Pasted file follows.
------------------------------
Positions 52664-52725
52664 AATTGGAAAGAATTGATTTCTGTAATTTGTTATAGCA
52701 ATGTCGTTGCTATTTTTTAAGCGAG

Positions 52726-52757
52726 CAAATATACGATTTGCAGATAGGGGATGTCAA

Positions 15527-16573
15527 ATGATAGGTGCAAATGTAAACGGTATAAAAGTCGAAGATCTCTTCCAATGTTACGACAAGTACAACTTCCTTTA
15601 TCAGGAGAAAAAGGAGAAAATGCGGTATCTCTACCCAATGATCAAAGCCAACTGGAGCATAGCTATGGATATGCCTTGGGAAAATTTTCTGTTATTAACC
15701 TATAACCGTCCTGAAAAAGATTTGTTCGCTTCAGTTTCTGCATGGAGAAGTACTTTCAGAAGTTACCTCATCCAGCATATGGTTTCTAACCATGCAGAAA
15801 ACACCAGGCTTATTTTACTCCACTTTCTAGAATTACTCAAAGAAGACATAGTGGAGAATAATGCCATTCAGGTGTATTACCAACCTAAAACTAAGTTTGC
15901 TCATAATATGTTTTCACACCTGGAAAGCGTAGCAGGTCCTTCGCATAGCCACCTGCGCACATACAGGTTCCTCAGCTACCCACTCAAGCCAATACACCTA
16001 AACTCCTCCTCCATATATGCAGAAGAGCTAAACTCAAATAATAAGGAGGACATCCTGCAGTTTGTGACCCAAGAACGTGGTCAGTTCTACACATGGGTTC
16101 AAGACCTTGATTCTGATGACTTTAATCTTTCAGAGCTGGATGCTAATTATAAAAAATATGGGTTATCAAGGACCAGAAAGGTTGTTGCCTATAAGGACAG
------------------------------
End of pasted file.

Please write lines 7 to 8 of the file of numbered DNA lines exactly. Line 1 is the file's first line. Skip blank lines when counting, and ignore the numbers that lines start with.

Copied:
15527 ATGATAGGTGCAAATGTAAACGGTATAAAAGTCGAAGATCTCTTCCAATGTTACGACAAGTACAACTTCCTTTA
15601 TCAGGAGAAAAAGGAGAAAATGCGGTATCTCTACCCAATGATCAAAGCCAACTGGAGCATAGCTATGGATATGCCTTGGGAAAATTTTCTGTTATTAACC